European Qualification Framework (EQF)

What is the EQF?

The European Qualifications Framework is a reference system which makes it easier to compare degrees and certificates acquired in Europe. The EQF consists of eight levels and it determines learning outcomes based on knowledge, skills, autonomy and responsibility.

Qualifications frameworks in each country are designed differently, for example, they may determine a varying number of levels or they may define learning outcomes on the basis of different aspects. The levels of each national qualifications framework are adjusted to the corresponding EQF level on the basis of a common system of criteria. As a result, the levels of qualifications acquired in each country will become comparable via the EQF serving as a reference system.

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What is the EQF good for?

  • It serves as a converting device between the qualifications frameworks of various countries.
  • It makes the contents of qualifications more transparent and straightforward for employers, teachers, employees and institutions.
  • It supports geographical mobility and life-long learning.
  • Transparency intensifies trustfulness; as a result, adopting the qualification frameworks can promote the support of already existing procedures aiming at the mutual acceptance of qualifications.
  • Illustration about the comparison

The European Parliament and the Council accepted the recommendation about creating the European Qualification Framework for life-long learning in 2008.

The European Qualification Framework (EQF) connects the national frameworks as a common European reference framework and promotes the understanding, comparison and recognition of various national qualifications and reference frameworks. Its objective is to support life-long learning and mobility across Europe with the aim of employment or further studies.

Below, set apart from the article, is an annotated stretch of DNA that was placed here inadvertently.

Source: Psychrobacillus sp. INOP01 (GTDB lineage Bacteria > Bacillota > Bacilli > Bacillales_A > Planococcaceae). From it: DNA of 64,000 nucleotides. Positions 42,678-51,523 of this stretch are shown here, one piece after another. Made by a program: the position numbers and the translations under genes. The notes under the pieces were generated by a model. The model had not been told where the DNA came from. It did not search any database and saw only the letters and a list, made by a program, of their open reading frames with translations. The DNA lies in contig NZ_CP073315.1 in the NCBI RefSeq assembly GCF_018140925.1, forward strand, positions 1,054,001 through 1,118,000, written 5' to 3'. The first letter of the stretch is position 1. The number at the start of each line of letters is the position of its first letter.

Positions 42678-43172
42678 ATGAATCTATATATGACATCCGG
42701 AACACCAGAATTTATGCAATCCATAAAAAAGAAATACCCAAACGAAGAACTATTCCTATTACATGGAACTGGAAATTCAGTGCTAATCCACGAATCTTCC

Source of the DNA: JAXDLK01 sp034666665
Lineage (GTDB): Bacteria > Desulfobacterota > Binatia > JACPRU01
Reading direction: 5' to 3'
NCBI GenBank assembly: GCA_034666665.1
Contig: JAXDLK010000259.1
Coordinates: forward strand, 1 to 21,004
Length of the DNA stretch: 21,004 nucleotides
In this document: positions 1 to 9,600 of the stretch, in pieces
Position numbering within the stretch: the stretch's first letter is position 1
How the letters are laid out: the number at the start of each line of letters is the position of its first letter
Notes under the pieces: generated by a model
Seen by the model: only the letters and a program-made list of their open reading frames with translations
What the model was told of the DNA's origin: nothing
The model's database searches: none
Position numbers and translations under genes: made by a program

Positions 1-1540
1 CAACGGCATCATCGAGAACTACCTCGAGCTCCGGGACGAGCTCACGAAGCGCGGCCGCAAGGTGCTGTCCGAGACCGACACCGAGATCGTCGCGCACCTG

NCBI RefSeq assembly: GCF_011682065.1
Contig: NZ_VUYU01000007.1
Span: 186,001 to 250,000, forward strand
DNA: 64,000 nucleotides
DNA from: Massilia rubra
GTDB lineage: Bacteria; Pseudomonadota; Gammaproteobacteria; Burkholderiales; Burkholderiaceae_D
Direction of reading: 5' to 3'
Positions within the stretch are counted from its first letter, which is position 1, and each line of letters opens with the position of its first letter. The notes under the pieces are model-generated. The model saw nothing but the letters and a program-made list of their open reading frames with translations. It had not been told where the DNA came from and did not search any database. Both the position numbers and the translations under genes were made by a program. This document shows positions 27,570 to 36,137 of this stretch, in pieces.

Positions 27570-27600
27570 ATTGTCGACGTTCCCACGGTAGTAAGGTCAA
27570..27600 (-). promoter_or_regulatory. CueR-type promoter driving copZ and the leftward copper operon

The EQF consists of eight levels; it determines learning outcomes on the basis of knowledge, skills, autonomy and responsibility. The recommendation of 2008 gave a description to member states on how to connect their national qualification frameworks to the European Qualification Framework in a transparent way thus corresponding their qualification levels to the EQF levels. Also, the recommendation requested that member states develop their own national qualification frameworks following the typical aspects of their educational systems.

Since 2008, the majority of European states have established their own national qualification framework. Besides, the referencing procedures of the national qualification frameworks to the EQF have been concluded on the basis of commonly approved criteria. The advisory group of the EQF accepted the referencing report of Hungary in 2015.

In 2017, the Council has accepted a new EQF recommendation.

The document contains the common quality assurance principles, the criteria of referencing procedures, the tasks related to EQF communication and the description concerning data about qualifications.

On the EQF portal (its internationally used name is LOQ or PLOTEUS), the referencing reports prepared by each country are available. In addition, with the help of a device accessible on the site, the qualifications of each national framework can be compared.

In certain countries, the linking of qualifications to ESCO has begun. ESCO is the classification system of the European Commission connecting professions, competences and qualifications.

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The legal background of the EQF

The EQF is included in a council recommendation issued on 22 May 2017 (2017/C 189/3), which is about the European qualification framework for life-long learning and about the repeal of the recommendation (2017/C 189/03) of the European Parliament and the Council, dated 23 April 2008, establishing the European Qualification Framework for life-long learning.

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